For this exhibition, Antek Walczak presents a group of dye sublimation metal prints of pictures made using random pattern generation algorithms. Computer graphics and image processing are utilized to model an image instead of reproducing or representing it. The distinction lies in the conception of a system that constructs pictures of random visual patterns using what is known as a cellular or mosaic approach.
With the mosaic model, a potential image is treated as an arrangement of regions defined geometrically, such as with the tessellation of a planar surface, which in this case are hexagrams with 10 inch sides. The resulting mosaic or cellular structure is populated by figures (symbols and glyphs) evenly distributed across each cell. The figures are then randomized according to parameters relative to their position in each cell, and those of their neighbors. This process of recursion, whereby steps of the procedure invoke the procedure itself, results in patterns with subpatterns and figures possessing topological relationships of a hierarchical character, which can be similar to the nature of many real images.
As a method of content production or content population, the mosaic model has had practical application in the notion of procedural generation. It was used in varying forms during the history of video game design, especially when hardware limitations required the analysis and synthesis of textures according to strict laws of information theory and compression techniques. All the detail in the random placements and patterns of, say, trees in a video game landscape, had to be coded in such a way as to distill them into a few bits of information, which could then generate the desired texture at a future time. The benefits reaped through such economy of means included smaller file sizes, larger amounts of content, and randomness for less predictable gameplay. Today, this procedural generation has advanced far beyond basic texture generation. In the forthcoming video game "No Man's Sky," the entire game's universe is procedurally-generated—including solar systems, planets, weather systems, flora and fauna on these planets, the behavior of these creatures, and artificial structures like buildings and spacecrafts.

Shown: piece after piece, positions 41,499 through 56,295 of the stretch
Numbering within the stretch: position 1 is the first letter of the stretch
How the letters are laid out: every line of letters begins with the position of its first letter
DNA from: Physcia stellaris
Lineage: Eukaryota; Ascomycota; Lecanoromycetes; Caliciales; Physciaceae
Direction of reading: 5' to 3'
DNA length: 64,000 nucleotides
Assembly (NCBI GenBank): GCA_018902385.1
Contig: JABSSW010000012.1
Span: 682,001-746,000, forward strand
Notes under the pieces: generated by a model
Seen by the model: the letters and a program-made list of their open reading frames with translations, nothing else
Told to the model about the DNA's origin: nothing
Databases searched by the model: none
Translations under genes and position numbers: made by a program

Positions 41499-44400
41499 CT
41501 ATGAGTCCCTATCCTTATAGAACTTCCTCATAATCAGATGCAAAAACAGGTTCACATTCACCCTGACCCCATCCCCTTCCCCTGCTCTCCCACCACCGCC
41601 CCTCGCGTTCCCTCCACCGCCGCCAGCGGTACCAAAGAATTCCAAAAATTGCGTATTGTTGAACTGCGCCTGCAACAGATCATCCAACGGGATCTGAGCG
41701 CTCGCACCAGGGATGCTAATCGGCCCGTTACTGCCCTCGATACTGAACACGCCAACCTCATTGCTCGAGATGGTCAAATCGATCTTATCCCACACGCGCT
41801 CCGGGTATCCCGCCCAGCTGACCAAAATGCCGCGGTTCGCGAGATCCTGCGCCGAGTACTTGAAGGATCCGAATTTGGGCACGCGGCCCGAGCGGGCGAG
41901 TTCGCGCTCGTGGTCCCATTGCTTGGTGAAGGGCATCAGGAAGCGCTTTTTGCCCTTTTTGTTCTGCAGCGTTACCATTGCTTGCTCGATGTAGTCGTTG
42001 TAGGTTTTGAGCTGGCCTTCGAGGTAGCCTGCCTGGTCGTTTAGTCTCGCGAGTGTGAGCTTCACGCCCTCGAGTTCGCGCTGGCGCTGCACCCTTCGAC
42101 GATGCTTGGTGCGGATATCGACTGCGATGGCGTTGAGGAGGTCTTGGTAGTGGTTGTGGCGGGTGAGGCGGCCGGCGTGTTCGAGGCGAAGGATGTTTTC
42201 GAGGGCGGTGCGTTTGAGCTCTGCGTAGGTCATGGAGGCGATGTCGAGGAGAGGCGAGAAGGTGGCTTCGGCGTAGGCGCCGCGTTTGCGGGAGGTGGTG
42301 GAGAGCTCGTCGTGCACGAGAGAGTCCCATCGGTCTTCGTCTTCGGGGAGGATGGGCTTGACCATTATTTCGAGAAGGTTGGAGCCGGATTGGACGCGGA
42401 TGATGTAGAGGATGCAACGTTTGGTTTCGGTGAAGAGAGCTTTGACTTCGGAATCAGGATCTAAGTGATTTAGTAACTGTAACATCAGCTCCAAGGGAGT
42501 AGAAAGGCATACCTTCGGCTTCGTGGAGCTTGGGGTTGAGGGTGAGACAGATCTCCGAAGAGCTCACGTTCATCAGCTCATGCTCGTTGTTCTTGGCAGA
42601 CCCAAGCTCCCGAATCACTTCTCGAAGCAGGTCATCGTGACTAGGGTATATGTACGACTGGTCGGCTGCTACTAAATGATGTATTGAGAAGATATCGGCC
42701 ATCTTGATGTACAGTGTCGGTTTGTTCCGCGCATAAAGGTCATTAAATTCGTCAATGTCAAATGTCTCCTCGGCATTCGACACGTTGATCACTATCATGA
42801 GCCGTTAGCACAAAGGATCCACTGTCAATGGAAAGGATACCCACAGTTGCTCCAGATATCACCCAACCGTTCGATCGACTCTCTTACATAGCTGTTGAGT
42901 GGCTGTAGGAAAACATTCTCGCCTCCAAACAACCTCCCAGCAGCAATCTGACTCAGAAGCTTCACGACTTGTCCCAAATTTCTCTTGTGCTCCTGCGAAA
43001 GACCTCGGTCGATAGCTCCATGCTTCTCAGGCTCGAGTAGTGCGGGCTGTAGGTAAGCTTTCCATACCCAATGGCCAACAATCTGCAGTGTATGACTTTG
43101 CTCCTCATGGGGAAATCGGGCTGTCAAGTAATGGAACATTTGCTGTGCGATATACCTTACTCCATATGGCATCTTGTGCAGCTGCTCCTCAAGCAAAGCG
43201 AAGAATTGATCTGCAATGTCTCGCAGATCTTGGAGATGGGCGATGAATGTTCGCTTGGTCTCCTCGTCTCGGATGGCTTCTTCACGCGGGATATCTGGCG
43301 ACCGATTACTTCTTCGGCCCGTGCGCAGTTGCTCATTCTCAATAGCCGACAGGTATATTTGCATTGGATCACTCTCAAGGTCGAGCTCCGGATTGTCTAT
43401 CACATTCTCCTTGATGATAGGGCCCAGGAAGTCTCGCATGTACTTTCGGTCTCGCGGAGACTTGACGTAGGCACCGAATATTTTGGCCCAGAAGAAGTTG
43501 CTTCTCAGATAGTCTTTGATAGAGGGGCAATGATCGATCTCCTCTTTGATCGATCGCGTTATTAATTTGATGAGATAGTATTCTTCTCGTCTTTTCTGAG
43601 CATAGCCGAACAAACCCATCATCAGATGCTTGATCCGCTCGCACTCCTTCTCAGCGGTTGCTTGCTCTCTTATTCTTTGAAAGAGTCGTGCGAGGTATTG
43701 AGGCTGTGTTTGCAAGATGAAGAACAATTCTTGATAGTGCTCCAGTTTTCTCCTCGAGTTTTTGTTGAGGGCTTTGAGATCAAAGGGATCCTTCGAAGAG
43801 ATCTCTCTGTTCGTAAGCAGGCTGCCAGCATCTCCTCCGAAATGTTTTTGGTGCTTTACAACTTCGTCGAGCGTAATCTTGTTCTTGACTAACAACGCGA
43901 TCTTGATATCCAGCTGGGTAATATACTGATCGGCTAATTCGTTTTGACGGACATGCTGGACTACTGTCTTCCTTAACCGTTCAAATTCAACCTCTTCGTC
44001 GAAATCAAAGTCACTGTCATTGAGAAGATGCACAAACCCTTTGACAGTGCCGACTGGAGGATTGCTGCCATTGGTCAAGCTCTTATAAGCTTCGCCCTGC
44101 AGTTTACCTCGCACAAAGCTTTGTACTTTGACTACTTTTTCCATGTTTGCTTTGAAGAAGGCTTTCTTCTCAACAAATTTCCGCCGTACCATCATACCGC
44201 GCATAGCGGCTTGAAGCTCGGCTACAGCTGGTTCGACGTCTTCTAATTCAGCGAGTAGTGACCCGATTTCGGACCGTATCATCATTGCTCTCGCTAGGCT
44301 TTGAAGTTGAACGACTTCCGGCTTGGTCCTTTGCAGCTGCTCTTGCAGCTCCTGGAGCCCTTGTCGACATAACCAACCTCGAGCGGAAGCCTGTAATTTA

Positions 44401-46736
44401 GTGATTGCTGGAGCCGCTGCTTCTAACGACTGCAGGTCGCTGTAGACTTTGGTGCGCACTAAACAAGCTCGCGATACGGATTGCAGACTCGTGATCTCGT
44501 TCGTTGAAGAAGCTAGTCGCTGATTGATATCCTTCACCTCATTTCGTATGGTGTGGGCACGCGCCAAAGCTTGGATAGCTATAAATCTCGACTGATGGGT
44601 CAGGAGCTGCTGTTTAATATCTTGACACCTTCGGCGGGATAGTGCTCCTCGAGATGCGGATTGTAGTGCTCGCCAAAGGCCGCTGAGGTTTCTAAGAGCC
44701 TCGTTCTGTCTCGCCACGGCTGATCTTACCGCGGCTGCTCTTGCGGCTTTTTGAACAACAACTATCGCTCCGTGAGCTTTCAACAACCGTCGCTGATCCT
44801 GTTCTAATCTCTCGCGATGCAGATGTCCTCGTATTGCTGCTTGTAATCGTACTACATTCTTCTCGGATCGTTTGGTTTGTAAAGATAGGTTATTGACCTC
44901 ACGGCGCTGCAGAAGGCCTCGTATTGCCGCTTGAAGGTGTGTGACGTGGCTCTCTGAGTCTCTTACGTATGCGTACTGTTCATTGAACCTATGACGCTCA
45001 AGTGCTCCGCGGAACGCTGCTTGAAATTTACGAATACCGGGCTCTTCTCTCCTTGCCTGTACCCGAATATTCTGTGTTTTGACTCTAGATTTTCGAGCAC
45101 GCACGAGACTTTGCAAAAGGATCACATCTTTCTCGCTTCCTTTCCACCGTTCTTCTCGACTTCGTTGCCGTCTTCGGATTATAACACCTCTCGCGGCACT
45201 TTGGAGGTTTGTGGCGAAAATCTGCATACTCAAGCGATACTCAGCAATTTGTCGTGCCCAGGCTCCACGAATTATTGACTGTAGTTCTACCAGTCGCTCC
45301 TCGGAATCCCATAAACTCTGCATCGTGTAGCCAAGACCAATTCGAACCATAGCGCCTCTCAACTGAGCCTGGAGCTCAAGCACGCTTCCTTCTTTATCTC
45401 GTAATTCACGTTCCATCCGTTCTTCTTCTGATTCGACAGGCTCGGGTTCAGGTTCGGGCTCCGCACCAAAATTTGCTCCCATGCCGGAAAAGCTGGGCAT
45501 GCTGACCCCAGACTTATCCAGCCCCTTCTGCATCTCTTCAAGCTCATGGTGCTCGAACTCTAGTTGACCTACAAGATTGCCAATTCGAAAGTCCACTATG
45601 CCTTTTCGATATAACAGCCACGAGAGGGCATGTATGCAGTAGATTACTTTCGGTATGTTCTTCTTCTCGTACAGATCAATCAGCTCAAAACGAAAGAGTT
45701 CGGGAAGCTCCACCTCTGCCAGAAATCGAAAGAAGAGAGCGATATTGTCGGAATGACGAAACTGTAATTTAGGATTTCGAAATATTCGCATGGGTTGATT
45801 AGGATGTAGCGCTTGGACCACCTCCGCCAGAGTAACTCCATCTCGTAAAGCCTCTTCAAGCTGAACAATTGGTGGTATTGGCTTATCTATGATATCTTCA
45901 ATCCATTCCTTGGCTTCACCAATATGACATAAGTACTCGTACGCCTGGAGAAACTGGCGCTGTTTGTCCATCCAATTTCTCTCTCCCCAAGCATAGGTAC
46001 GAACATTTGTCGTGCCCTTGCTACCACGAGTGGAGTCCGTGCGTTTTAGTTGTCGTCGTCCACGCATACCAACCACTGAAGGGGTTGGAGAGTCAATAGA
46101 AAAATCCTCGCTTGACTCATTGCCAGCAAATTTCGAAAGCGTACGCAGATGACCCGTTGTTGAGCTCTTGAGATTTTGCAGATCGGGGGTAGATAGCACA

Claude Shannon's information theory gave a physical measure—the bit—to the data of a message, regardless of the physical form of the medium (be it picture, sound, motion, or text). Entropy—the part of the equation that represents the unknown, the complex, the random—is overloaded with information while the most common and redundant message can be compressed into a few bits. A message that is new and unknown, different from what has come before, has high entropy and is represented by a large number of bits. According to this theory, it can be said that the essence of information boils down to that which is new or different from all that is previously known, or that which can be derived from previous knowledge.
In an era of electronic influence and trending search results, Walczak attempts to enact a reversal of this loss of the experience of the new or original through a recalibration of values that might have already begun to take place. He does this by focusing on how information is processed in a context of full access and availability, how the experience of knowledge as discovery and emancipation gives way to an experience that feels like sorting or streamlining in order to sanely navigate mountains and oceans of artist-generated content.